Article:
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#### 9.2.2 Function Definition Examples

Here is an example of a user-defined function, called `myprint()`, that takes a number and prints it in a specific format:

```function myprint(num)
{
printf "%6.3g\n", num
}
```

To illustrate, here is an `awk` rule that uses our `myprint()` function:

```\$3 > 0     { myprint(\$3) }
```

This program prints, in our special format, all the third fields that contain a positive number in our input. Therefore, when given the following input:

``` 1.2   3.4    5.6   7.8
9.10 11.12 -13.14 15.16
17.18 19.20  21.22 23.24
```

this program, using our function to format the results, prints:

```   5.6
21.2
```

This function deletes all the elements in an array (recall that the extra whitespace signifies the start of the local variable list):

```function delarray(a,    i)
{
for (i in a)
delete a[i]
}
```

When working with arrays, it is often necessary to delete all the elements in an array and start over with a new list of elements (see The `delete` Statement). Instead of having to repeat this loop everywhere that you need to clear out an array, your program can just call `delarray()`. (This guarantees portability. The use of ‘delete array’ to delete the contents of an entire array is a relatively recent62 addition to the POSIX standard.)

The following is an example of a recursive function. It takes a string as an input parameter and returns the string in reverse order. Recursive functions must always have a test that stops the recursion. In this case, the recursion terminates when the input string is already empty:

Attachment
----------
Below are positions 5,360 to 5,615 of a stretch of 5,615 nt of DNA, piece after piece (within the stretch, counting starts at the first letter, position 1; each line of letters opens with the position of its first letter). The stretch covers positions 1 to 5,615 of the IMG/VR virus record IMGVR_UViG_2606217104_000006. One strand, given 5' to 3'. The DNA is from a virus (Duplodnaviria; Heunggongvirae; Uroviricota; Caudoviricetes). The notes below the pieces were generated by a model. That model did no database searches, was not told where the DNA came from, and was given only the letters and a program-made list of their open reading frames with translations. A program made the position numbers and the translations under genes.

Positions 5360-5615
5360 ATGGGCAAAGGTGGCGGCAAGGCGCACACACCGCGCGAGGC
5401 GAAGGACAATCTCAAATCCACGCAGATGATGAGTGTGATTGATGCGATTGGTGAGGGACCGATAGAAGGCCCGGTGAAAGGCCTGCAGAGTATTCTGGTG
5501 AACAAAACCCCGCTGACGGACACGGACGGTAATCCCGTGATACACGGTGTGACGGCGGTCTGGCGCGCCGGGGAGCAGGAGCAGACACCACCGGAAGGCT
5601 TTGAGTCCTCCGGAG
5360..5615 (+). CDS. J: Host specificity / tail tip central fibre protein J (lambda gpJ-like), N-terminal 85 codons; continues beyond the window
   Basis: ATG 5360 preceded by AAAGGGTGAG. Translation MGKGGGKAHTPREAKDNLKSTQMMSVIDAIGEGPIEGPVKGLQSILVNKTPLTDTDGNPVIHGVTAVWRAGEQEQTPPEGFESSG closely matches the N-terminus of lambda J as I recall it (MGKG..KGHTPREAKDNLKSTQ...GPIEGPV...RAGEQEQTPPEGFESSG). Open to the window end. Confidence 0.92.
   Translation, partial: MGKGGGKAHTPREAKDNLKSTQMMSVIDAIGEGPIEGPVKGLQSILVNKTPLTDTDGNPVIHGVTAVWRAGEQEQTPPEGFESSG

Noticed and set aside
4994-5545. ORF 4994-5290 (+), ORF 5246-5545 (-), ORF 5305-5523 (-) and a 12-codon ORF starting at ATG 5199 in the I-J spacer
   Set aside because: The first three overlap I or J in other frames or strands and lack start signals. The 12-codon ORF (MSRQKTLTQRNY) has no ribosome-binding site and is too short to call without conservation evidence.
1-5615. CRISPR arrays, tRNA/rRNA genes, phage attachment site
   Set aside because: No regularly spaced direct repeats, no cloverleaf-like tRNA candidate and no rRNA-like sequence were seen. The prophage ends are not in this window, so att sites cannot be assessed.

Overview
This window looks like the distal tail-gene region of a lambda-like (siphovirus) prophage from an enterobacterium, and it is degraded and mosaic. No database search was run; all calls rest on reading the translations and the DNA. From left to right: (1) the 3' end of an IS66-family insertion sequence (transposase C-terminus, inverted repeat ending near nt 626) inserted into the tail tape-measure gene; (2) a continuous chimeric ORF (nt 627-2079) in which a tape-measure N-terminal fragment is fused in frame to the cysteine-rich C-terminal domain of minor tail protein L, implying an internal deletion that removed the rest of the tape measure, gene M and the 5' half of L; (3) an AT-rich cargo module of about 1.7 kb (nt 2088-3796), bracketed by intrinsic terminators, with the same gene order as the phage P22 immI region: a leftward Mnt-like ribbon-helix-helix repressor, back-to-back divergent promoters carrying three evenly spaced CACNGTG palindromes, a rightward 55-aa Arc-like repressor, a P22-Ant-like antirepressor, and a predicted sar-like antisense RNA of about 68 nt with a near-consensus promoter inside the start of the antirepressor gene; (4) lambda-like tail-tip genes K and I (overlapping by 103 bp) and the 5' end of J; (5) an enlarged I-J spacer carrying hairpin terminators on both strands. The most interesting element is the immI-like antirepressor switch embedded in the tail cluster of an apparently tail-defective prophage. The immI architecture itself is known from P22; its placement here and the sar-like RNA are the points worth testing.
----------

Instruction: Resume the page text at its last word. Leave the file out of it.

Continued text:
```function rev(str)
{
if (str == "")
return ""

return (rev(substr(str, 2)) substr(str, 1, 1))
}
```

If this function is in a file named rev.awk, it can be tested this way:

```\$ echo "Don't Panic!" |
> gawk -e '{ print rev(\$0) }' -f rev.awk
-| !cinaP t'noD
```

The C `ctime()` function takes a timestamp and returns it as a string, formatted in a well-known fashion. The following example uses the built-in `strftime()` function (see Time Functions) to create an `awk` version of `ctime()`:

```# ctime.awk
#
# awk version of C ctime(3) function

function ctime(ts,    format)
{
format = "%a %b %e %H:%M:%S %Z %Y"

if (ts == 0)
ts = systime()       # use current time as default
return strftime(format, ts)
}
```

You might think that `ctime()` could use `PROCINFO["strftime"]` for its format string. That would be a mistake, because `ctime()` is supposed to return the time formatted in a standard fashion, and user-level code could have changed `PROCINFO["strftime"]`.

#### Footnotes

##### (62)

Late in 2012.

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